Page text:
• Myoclonus Myoclonus Involuntary shock-like contractions, irregular in rhythm and amplitude, followed by relaxation, of a muscle or a group of muscles. This condition may be a feature of some central nervous system diseases; (e.g., epilepsy-myoclonic). Nocturnal myoclonus is the principal feature of the nocturnal myoclonus syndrome. Neurological Examination and tremor Tremor Cyclical movement of a body part that can represent either a physiologic process or a manifestation of disease. Intention or action tremor, a common manifestation of cerebellar diseases, is aggravated by movement. In contrast, resting tremor is maximal when there is no attempt at voluntary movement, and occurs as a relatively frequent manifestation of parkinson disease. Myotonic Dystrophies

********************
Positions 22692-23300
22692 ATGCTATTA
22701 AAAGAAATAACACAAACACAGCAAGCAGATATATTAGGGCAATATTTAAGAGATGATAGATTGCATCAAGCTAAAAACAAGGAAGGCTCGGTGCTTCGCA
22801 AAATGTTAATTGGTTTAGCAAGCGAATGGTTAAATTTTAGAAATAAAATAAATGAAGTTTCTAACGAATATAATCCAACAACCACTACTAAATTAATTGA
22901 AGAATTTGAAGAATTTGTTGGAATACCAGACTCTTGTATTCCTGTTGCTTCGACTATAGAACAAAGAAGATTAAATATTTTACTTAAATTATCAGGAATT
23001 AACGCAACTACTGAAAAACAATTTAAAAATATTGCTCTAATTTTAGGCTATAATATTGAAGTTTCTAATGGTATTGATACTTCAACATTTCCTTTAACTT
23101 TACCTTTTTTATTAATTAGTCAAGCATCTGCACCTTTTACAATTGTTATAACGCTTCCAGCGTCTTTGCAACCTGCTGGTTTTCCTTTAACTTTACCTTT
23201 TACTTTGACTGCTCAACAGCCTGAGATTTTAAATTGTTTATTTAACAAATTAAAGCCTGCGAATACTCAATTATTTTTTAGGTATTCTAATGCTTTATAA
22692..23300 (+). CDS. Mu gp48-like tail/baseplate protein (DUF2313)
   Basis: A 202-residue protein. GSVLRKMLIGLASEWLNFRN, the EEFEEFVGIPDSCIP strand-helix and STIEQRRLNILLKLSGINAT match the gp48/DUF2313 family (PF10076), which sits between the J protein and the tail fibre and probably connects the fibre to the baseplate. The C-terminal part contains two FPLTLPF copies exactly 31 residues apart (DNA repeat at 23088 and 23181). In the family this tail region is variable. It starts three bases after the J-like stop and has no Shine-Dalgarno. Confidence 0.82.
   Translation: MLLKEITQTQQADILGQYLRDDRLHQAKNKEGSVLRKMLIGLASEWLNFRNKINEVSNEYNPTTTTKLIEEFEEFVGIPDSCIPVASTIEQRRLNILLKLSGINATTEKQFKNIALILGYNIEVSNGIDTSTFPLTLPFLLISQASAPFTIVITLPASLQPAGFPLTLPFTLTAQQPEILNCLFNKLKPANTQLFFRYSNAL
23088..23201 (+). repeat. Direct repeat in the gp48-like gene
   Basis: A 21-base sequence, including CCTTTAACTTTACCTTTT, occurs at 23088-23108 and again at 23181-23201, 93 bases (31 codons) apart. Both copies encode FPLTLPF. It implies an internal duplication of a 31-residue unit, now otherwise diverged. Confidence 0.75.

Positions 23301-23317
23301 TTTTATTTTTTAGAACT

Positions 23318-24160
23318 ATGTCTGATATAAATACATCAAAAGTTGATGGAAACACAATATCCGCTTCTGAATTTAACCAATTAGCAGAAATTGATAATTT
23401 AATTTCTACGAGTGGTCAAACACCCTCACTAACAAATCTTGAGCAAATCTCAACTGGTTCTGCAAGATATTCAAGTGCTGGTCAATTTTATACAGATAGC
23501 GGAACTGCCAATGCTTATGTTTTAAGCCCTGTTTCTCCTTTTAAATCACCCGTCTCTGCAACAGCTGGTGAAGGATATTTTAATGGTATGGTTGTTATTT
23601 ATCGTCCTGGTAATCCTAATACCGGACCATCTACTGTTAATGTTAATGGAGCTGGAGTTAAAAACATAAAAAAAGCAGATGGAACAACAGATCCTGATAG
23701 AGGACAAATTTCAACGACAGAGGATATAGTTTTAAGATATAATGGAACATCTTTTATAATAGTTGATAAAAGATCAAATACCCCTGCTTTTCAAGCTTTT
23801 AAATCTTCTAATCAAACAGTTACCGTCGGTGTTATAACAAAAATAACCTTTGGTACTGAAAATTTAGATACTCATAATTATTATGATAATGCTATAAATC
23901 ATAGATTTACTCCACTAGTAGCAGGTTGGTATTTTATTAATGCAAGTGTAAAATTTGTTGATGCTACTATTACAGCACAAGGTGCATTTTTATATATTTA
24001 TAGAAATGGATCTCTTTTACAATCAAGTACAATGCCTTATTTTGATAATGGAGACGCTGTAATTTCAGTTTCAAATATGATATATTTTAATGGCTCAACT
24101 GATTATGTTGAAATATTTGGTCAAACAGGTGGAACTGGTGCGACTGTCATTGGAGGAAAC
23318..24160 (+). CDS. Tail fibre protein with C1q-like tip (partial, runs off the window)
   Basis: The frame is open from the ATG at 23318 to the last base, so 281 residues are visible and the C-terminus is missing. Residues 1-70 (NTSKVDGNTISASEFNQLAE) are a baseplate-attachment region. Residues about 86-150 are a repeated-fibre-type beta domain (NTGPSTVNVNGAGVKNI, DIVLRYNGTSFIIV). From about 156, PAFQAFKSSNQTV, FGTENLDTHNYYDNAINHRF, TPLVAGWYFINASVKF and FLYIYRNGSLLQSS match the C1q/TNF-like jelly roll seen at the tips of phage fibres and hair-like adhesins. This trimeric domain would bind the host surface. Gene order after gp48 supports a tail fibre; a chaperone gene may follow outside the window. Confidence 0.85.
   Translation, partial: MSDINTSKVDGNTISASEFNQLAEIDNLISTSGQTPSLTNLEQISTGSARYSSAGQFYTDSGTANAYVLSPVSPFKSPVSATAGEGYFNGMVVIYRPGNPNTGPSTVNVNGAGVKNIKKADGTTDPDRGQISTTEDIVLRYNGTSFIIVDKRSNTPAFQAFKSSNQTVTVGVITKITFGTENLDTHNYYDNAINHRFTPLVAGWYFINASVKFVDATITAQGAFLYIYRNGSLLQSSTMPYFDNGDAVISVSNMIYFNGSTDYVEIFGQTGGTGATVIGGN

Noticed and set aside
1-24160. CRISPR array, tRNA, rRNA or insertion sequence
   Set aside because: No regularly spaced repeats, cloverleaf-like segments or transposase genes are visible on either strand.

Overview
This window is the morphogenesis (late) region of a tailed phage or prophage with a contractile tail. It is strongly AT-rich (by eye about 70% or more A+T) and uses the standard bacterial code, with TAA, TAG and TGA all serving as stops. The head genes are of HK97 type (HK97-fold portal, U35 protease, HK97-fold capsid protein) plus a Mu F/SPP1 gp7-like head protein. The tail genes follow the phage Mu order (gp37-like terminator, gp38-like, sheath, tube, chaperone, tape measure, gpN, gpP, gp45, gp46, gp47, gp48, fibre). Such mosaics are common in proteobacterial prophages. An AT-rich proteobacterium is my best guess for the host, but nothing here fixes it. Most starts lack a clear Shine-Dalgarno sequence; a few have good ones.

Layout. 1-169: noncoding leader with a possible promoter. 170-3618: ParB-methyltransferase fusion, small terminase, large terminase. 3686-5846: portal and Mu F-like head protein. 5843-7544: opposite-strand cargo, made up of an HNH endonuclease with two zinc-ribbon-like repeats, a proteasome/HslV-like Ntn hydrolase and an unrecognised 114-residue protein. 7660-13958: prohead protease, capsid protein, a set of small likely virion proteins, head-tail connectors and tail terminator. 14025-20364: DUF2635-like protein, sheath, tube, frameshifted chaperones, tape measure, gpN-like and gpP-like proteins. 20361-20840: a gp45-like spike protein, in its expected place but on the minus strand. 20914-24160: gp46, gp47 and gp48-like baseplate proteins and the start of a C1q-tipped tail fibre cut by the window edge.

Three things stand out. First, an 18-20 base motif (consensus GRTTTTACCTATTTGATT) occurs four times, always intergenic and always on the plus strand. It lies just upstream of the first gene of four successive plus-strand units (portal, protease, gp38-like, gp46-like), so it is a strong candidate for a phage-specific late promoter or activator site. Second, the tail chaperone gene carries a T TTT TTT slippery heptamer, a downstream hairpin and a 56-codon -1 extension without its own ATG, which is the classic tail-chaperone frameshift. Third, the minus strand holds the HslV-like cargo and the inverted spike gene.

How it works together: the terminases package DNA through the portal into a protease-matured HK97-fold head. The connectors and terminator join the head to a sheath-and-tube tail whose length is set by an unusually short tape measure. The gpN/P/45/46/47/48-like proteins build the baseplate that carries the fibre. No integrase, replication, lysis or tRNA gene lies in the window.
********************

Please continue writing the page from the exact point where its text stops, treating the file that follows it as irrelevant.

• Thrombotic thrombocytopenic purpura Thrombotic thrombocytopenic purpura Thrombotic thrombocytopenic purpura (TTP) is a life-threatening condition due to either a congenital or an acquired deficiency of ADAMTS-13, a metalloproteinase that cleaves multimers of von Willebrand factor (VWF). The large multimers then aggregate excessive platelets resulting in microvascular thrombosis and an increase in consumption of platelets. Thrombotic Thrombocytopenic Purpura ( TTP TTP Thrombotic thrombocytopenic purpura (TTP) is a life-threatening condition due to either a congenital or an acquired deficiency of adamts-13, a metalloproteinase that cleaves multimers of von Willebrand factor (vWF). The large multimers then aggregate excessive platelets resulting in microvascular thrombosis and an increase in consumption of platelets. Thrombotic Thrombocytopenic Purpura) and hemolytic uremic syndrome Hemolytic uremic syndrome A syndrome that is associated with microvascular diseases of the kidney, such as renal cortical necrosis. It is characterized by hemolytic anemia; thrombocytopenia; and acute renal failure. Hypocoagulable Conditions ( HUS HUS Hemolytic uremic syndrome (HUS) is a clinical phenomenon most commonly seen in children that consists of a classic triad of microangiopathic hemolytic anemia, thrombocytopenia, and acute kidney injury. Hemolytic uremic syndrome is a major cause of acute kidney injury in children and is most commonly associated with a prodrome of diarrheal illness caused by shiga-like toxin-producing bacteria. Hemolytic Uremic Syndrome)